While such a huge crisis necessitates more than one plan of attack, the federal government should move toward more effective methods of seizing fentanyl. Providing Customs and Border Patrol and the USPS with the money and resources to better investigate supply chains has yielded concrete returns, whereas the emergency scheduling has less so. Between fiscal years 2018 and 2019, when the emergency scheduling of fentanyl analogues was implemented, seizures of fentanyl related substances only increased 34 percent.[36] When compared to the 215 percent increase in seizures when the UPU instated AED years before,[37] it is clear where our tax dollars are better spent.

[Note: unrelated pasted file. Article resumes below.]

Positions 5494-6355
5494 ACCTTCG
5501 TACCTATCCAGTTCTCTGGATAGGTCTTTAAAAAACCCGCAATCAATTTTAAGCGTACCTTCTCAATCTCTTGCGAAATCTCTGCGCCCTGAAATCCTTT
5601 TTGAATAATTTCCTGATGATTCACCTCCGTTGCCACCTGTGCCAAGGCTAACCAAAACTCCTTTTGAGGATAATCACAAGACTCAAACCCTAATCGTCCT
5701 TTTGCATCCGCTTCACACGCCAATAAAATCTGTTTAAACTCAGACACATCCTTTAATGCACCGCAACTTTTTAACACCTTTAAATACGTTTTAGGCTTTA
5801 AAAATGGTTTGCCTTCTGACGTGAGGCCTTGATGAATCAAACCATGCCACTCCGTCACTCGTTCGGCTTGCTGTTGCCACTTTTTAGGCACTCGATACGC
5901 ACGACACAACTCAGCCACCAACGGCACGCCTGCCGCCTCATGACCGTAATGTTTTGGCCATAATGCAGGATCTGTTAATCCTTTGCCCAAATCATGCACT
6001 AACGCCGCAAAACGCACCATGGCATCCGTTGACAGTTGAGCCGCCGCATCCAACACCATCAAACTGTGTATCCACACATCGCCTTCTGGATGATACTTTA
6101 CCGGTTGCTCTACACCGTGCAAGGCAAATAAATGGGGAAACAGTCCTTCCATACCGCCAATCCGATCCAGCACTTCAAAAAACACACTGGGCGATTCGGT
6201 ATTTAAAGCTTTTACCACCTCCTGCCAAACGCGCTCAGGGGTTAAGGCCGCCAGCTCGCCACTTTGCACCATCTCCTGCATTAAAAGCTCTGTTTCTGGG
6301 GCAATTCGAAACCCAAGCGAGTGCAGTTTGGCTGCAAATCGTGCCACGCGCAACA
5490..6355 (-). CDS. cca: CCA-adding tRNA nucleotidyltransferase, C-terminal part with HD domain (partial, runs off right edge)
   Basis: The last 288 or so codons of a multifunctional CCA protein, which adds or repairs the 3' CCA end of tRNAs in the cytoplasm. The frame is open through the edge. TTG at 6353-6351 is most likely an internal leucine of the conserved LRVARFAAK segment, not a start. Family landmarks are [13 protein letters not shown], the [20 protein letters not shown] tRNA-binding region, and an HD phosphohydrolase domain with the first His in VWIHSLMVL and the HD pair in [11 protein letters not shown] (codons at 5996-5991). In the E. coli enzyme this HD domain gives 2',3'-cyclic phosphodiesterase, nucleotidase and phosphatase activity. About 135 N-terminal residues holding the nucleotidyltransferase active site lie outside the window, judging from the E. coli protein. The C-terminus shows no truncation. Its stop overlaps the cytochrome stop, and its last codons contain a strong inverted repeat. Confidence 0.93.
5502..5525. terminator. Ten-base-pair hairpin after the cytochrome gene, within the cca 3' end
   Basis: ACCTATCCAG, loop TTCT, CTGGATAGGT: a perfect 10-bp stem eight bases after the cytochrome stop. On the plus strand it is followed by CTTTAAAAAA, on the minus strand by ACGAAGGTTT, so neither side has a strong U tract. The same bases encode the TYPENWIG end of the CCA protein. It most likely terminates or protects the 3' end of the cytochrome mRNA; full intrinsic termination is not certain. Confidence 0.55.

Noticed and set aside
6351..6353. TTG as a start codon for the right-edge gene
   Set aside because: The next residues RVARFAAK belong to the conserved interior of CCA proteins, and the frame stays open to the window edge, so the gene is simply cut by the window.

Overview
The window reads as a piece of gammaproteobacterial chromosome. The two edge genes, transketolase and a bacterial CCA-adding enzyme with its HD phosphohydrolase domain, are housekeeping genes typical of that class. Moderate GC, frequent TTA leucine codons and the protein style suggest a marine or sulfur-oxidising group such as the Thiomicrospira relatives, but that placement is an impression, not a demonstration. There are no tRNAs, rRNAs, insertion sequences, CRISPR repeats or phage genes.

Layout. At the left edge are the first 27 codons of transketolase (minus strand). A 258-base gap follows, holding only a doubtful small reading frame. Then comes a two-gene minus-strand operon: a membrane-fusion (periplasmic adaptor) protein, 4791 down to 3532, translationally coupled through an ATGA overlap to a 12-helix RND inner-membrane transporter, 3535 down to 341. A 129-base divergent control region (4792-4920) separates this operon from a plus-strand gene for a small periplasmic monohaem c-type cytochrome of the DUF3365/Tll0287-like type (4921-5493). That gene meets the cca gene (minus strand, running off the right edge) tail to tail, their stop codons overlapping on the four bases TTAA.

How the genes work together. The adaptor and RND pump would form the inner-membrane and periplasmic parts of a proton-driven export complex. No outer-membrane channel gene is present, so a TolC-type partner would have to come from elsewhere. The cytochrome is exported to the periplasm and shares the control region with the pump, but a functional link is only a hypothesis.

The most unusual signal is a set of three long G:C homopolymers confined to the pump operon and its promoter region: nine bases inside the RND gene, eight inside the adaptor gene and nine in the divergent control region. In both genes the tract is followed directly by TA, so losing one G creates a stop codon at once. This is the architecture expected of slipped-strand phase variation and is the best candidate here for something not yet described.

[1] What is the U,S, Opioid Epidemic? U.S. Dᴇᴘᴀʀᴛᴍᴇɴᴛ ᴏғ Hᴇᴀʟᴛʜ ᴀɴᴅ Hᴜᴍᴀɴ Sᴇʀᴠɪᴄᴇs, [2] Tʜᴏᴍᴀs W. Cʟᴀʀᴋ ᴇᴛ ᴀʟ., Pʀᴇsᴄʀɪᴘᴛɪᴏɴ Bᴇʜᴀᴠɪᴏʀ Sᴜʀᴠᴇɪʟʟᴀɴᴄᴇ Sʏsᴛᴇᴍ: Issue Brief, CDC Nᴀᴛɪᴏɴᴀʟ Cᴇɴᴛᴇʀ ғᴏʀ Iɴᴊᴜʀʏ Pʀᴇᴠᴇɴᴛɪᴏɴ ᴀɴᴅ Cᴏɴᴛʀᴏʟ (Brandeis University, 2017), available at [3] Matthew P. Prekupec et al., Misuse of Novel Synthetic Opioids: A Deadly New Trend, 11 J. Aᴅᴅɪᴄᴛɪon Mᴇᴅ. 256 (2017). [4] Controlled Substances Act, 21 U.S.C. § 812 (1971). [5] 38 Fed. Reg. §§ 18, 380 (1973). [6] See Touby v. United States, 500 U.S. 160 (1991), in which the Supreme Court decided that the CSA allowed the attorney general to delegate authority to other parts of the Department of Justice and that the delegation to the Drug Enforcement Agency was appropriate. [7] See 21 U.S.C. § 811(c), which states that these eight criteria in evaluating a substance are: its actual or relative potential for abuse; scientific evidence of its pharmacological effect, if known; the state of current scientific knowledge regarding the substance; its history and current pattern of abuse; the scope, duration, and significance of abuse; what, if any, risk the drug poses to the public health; its psychic or physiological dependence liability; and whether the substance is an immediate precursor of a substance already controlled under this subchapter. [8] U.S. Dᴇᴘᴛ. ᴏғ Jᴜsᴛɪᴄᴇ, Dʀᴜɢ Eɴғᴏʀᴄᴇᴍᴇɴᴛ Aᴅᴍɪɴɪsᴛʀᴀᴛɪᴏɴ, Oғғɪᴄᴇ ᴏғ Dɪᴠᴇʀsɪᴏɴ Cᴏɴᴛʀᴏʟ, Lɪsᴛs ᴏғ: Sᴄʜᴇᴅᴜʟɪɴɢ Aᴄᴛɪᴏɴs Cᴏɴᴛʀᴏʟʟᴇᴅ Sᴜʙsᴛᴀɴᴄᴇs Rᴇɢᴜʟᴀᴛᴇᴅ Cʜᴇᴍɪᴄᴀʟs 8 (2020). [9] 21 U.S.C. § 813. [10] H.R. 2851, 115th Cong. (2018). [11] H.R. 6, 115th Cong. (2018). [12] See 21 U.S.C. § 811(h); See also Olivia Castillo, Kratom Crackdown: How the DEA Abused Its Emergency Scheduling Authority Under the Controlled Substances Act, 72 U. Mɪᴀᴍɪ L. Rᴇᴠ. 972, 992-4 (2018). [13] Castillo, supra note 12 at 992. [14] Id. at 994. [15] Id. [16] Id. at 998. [17] Id. [18] H.R. 2851. [19] Letter from A New PATH (Parents for Addiction Treatment and Healing) & AIDS United et al. to Lindsey Graham, Chairman, & Diane Feinstein, Ranking Member (July 1, 2019), available at [20] Stopping Overdoses of Fentanyl Analogues Act, S.1622, 116th Cong. § 2 (2019); see also the Fairness and Accuracy in Employment Background Checks Act of 2019, H.R. 2851, 116th Cong. (2019). [21] Id. [22] Dangerous Synthetic Drug Control Act of 2016, H.R. 3537, 114th Cong. (2015). [23] Letter from A New PATH & AIDS United et al., supra note 19. [24] Exᴇᴄᴜᴛɪᴠᴇ Oғғɪᴄᴇ ᴏғ ᴛʜᴇ Pʀᴇsɪᴅᴇɴᴛ ᴏғ ᴛʜᴇ Uɴɪᴛᴇᴅ Sᴛᴀᴛᴇs, Oғғɪᴄᴇ ᴏғ Nᴀᴛɪᴏɴᴀʟ Dʀᴜɢ Cᴏɴᴛʀᴏʟ Pᴏʟɪᴄʏ, Aɴ Uᴘᴅᴀᴛᴇ Oɴ ᴛʜᴇ Pʀᴇsɪᴅᴇɴᴛ's Cᴏᴍᴍɪssɪᴏɴ ᴏɴ Cᴏᴍʙᴀᴛᴛɪɴɢ ᴀɴᴅ ᴛʜᴇ Oᴘɪᴏɪᴅ Cʀɪsɪs: Oɴᴇ Yᴇᴀʀ Lᴀᴛᴇʀ 1 (2017). [25] Synthetic Opioid Overdose Data, Cᴇɴᴛᴇʀ ғᴏʀ Dɪsᴇᴀsᴇ Cᴏɴᴛʀᴏʟ ᴀɴᴅ Pʀᴇᴠᴇɴᴛɪᴏɴ (last updated March 19, 2020), [26] U.S. Dᴇᴘᴀʀᴛᴍᴇɴᴛ ᴏғ Hᴏᴍᴇʟᴀɴᴅ Sᴇᴄᴜʀɪᴛʏ, U.S. Cᴜsᴛᴏᴍs ᴀɴᴅ Bᴏʀᴅᴇʀ Pʀᴏᴛᴇᴄᴛɪᴏɴ, CBP Eɴғᴏʀᴄᴇᴍᴇɴᴛ Sᴛᴀᴛɪsᴛɪᴄs Fɪsᴄᴀʟ Yᴇᴀʀ 2020 (2020). [27] Temporary Reauthorization and Study of the Emergency Scheduling of Fentanyl Analogues Act, Public Law 116-114, 116th Cong. (2020). [28] Child Nicotine Poisoning Prevention Act of 2015, Pub. L. No. 116-114, 130 Stat. 1. [29] Uɴɪᴛᴇᴅ Sᴛᴀᴛᴇs Sᴇɴᴀᴛᴇ Pᴇʀᴍᴀɴᴇɴᴛ Sᴜʙᴄᴏᴍᴍɪᴛᴛᴇᴇ ᴏɴ Iɴᴠᴇsᴛɪɢᴀᴛɪᴏɴs Cᴏᴍᴍɪᴛᴛᴇᴇ ᴏɴ Hᴏᴍᴇʟᴀɴᴅ Sᴇᴄᴜʀɪᴛʏ ᴀɴᴅ Gᴏᴠᴇʀɴᴍᴇɴᴛᴀʟ Aғғᴀɪʀs, Cᴏᴍʙᴀᴛᴛɪɴɢ ᴛʜᴇ Oᴘɪᴏɪᴅ Cʀɪsɪs: Exᴘʟᴏɪᴛɪɴɢ Vᴜʟɴᴇʀᴀʙɪʟɪᴛɪᴇs ɪɴ Iɴᴛᴇʀɴᴀᴛɪᴏɴᴀʟ Mᴀɪʟ (2018) [30] Id at 37. [31] Id. at 40. [32] United States Postal Service, Hundreds of Millions of Holiday Packages Expected Between Thanksgiving and New Year’s Day, Uɴɪᴛᴇᴅ Sᴛᴀᴛᴇs Pᴏsᴛᴀʟ Sᴇʀᴠɪᴄᴇ (Nov. 7, 2019), [33] Combatting the Opioid Crisis: Exploiting Vulnerabilities in International Mail: Hearing before the Permanent Subcommittee on Investigations Committee on Homeland Security and Governmental Affairs United States Senate, 115th Cong. (2018) (statement of William Siemer, Acting Deputy Inspector General, United States Postal Service). [34] Combatting the Opioid Crisis: Exploiting Vulnerabilities in International Mail: Hearing before the Permanent Subcommittee on Investigations Committee on Homeland Security and Governmental Affairs United States Senate, 115th Cong. (2018) (statement of Joseph Murphy, International Postal Policy Unit Chief, Department of State, Bureau of International Organizations). [35] Combatting the Opioid Crisis: Exploiting Vulnerabilities in International Mail: Hearing before the Permanent Subcommittee on Investigations Committee on Homeland Security and Governmental Affairs United States Senate, 115th Cong. (2018) (statement of Robert Cintron, Vice President, Network Operations, United States Postal Service). [36] U.S. Dᴇᴘᴀʀᴛᴍᴇɴᴛ ᴏғ Hᴏᴍᴇʟᴀɴᴅ Sᴇᴄᴜʀɪᴛʏ, supra note 26. [37] Id.